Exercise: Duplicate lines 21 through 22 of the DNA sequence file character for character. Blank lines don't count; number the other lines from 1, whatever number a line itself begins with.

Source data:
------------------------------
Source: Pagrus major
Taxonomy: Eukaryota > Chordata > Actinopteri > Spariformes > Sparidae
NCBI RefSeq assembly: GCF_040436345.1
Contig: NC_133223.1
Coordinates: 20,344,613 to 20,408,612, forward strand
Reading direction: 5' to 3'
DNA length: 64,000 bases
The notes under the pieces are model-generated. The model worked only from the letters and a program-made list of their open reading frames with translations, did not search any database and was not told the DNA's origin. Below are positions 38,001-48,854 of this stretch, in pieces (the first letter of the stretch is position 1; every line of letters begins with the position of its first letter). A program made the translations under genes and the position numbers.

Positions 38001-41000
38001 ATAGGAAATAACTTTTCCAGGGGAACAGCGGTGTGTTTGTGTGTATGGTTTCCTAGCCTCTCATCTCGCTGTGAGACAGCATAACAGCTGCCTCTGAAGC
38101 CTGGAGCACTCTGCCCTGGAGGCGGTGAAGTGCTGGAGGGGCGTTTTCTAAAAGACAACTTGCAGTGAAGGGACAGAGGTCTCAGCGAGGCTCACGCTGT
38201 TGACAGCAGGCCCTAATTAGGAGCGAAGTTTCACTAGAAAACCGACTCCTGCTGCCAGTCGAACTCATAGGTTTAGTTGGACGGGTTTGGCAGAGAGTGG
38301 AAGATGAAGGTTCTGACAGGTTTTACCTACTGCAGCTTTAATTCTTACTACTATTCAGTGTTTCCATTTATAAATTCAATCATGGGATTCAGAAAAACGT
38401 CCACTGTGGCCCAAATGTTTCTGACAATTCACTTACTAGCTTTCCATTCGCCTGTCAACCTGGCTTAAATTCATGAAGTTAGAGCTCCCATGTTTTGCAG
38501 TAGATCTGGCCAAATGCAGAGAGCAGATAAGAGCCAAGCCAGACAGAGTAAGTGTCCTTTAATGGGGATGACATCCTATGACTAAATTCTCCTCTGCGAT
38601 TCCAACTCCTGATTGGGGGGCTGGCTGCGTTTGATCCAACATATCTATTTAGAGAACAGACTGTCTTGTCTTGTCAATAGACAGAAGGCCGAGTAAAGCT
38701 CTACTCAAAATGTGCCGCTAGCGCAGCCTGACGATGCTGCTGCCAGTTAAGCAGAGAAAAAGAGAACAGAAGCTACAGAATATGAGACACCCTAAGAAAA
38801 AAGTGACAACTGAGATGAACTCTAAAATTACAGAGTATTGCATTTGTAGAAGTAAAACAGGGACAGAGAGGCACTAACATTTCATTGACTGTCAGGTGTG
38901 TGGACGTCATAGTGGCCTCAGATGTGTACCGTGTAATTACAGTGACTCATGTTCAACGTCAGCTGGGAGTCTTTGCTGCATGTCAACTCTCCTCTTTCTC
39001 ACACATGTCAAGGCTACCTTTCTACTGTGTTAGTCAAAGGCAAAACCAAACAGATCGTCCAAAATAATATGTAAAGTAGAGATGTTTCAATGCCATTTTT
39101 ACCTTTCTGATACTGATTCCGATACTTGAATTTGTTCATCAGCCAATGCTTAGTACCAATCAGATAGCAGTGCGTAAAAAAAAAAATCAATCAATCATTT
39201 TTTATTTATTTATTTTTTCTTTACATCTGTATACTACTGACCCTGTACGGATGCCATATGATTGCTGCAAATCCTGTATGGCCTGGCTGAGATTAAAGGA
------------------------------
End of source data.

39101 ACCTTTCTGATACTGATTCCGATACTTGAATTTGTTCATCAGCCAATGCTTAGTACCAATCAGATAGCAGTGCGTAAAAAAAAAAATCAATCAATCATTT
39201 TTTATTTATTTATTTTTTCTTTACATCTGTATACTACTGACCCTGTACGGATGCCATATGATTGCTGCAAATCCTGTATGGCCTGGCTGAGATTAAAGGA